Evolution of the Butkara stupa (Swat) during the Indo-Greek period.[26]
Stupa decorated with acanthus leaves, Level III, Sirkap, 1st century BCE. Diameter: 2.5 meters.[27]

When the Indo-Greeks settled in the area of Taxila, large Buddhist structures were already present, such as the stupa of Dharmarajika built by Ashoka in the 3rd century BCE. These structures were reinforced in the following centuries, by building rings of smaller stupas and constructions around the original ones. Numerous coins of the Indo-Greek king Zoilos II were found under the foundation of a 1st-century BCE rectangular chapel near the Dharmarajika stupa.[28]

Also, various Buddhist structures, such as the Butkara Stupa in the area of Swat were enlarged and decorated with Hellenistic architectural elements in the 2nd century BCE, especially during the rule of Menander.[29] Stupas were just round mounds when the Indo-Greeks settled in India, possibly with some top decorations, but soon they added various structural and decorative elements, such as reinforcement belts, niches, architectural decorations such as plinthes, toruses and cavettos, plaster painted with decorative scrolls. The niches were probably designed to place statues or friezes, an indication of early Buddhist descriptive art during the time of the Indo-Greeks.[30] Coins of Menander were found within these constructions dating them to around 150 BCE. By the end of Indo-Greek rule and during the Indo-Scythian period (1st century BCE), stupas were highly decorated with colonnated flights of stairs and Hellenistic scrolls of Acanthus leaves.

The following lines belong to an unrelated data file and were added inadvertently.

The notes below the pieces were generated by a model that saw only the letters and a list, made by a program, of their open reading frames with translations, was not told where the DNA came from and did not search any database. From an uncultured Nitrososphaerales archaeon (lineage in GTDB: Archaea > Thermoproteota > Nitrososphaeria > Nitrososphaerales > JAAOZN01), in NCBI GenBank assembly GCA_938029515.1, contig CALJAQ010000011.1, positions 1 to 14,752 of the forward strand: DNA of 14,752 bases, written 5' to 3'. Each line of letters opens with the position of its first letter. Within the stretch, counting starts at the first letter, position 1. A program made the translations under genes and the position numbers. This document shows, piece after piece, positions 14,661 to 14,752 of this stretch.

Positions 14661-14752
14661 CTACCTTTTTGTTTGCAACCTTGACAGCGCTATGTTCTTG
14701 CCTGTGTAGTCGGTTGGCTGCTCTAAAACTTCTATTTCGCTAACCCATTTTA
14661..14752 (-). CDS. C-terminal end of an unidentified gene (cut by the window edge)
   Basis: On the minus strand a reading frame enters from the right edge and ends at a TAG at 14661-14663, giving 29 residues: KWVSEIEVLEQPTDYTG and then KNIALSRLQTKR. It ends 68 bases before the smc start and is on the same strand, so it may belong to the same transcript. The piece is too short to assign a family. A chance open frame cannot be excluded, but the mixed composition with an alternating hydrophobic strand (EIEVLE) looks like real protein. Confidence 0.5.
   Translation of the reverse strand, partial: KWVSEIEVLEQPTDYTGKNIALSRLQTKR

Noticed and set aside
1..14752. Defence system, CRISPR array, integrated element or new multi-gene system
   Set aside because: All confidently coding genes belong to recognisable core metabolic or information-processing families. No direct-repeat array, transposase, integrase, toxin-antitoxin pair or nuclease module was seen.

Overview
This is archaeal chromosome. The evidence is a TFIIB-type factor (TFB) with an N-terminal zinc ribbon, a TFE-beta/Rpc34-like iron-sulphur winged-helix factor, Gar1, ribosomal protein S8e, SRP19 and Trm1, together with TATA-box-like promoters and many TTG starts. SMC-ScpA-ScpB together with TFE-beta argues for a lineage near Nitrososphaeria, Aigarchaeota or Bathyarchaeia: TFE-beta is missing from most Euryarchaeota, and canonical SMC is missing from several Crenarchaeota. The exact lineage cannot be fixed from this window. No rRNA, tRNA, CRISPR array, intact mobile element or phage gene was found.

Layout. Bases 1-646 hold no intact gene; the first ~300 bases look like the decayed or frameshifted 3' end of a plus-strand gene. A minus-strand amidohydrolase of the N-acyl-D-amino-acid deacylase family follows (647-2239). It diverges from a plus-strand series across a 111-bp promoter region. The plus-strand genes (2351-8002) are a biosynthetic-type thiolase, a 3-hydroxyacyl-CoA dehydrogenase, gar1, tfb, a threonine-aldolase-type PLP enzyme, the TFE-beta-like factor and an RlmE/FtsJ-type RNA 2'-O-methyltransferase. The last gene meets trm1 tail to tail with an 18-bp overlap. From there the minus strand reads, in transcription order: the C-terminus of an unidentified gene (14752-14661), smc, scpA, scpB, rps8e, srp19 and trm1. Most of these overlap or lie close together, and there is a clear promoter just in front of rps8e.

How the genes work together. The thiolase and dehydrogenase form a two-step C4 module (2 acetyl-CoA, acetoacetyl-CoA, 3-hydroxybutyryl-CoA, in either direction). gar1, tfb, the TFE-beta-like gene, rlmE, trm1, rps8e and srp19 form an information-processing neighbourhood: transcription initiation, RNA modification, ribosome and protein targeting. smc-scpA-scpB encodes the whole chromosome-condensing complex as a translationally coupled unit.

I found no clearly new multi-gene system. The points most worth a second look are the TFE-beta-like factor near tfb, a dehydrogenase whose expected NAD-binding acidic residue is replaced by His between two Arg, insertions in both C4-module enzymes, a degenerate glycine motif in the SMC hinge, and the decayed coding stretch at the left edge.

The end of the first conquests[edit]

Back in Bactria a king named Eucratides managed to topple the Euthydemid dynasty around 170 BCE and some years later made himself ruler of the westernmost Indian territories as well, thus weakening the Indo-Greek kingdom and putting a stop to their expansion.

Coin of Menander. Greek legend, BASILEOS SOTEROS MENANDROY lit. "Saviour King Menander".

There may also have been setbacks in the east. The Hathigumpha inscription, written by the king of Kalinga, Kharavela, also describes the presence of the Yavana king whose name has been identified as "Demetrius" with his army in eastern India, apparently as far as the city of Rajagriha about 70 km southeast of Pataliputra and one of the foremost Buddhist sacred cities, but claims that this Demetrius ultimately retreated to Mathura on hearing of Kharavela's military successes further south:

"Then in the eighth year, (Kharavela) with a large army having sacked Goradhagiri causes pressure on Rajagaha (Rajagriha). On account of the loud report of this act of valour, the Yavana (Greek) King Dimi[ta] retreated to Mathura having extricated his demoralized army and transport."

— Hathigumpha inscription, in Epigraphia Indica, Vol. XX.[31]

The interpretation has been challenged, and a presence this far east seems difficult to attest to Demetrius I, who issued no Indian coins whatsoever.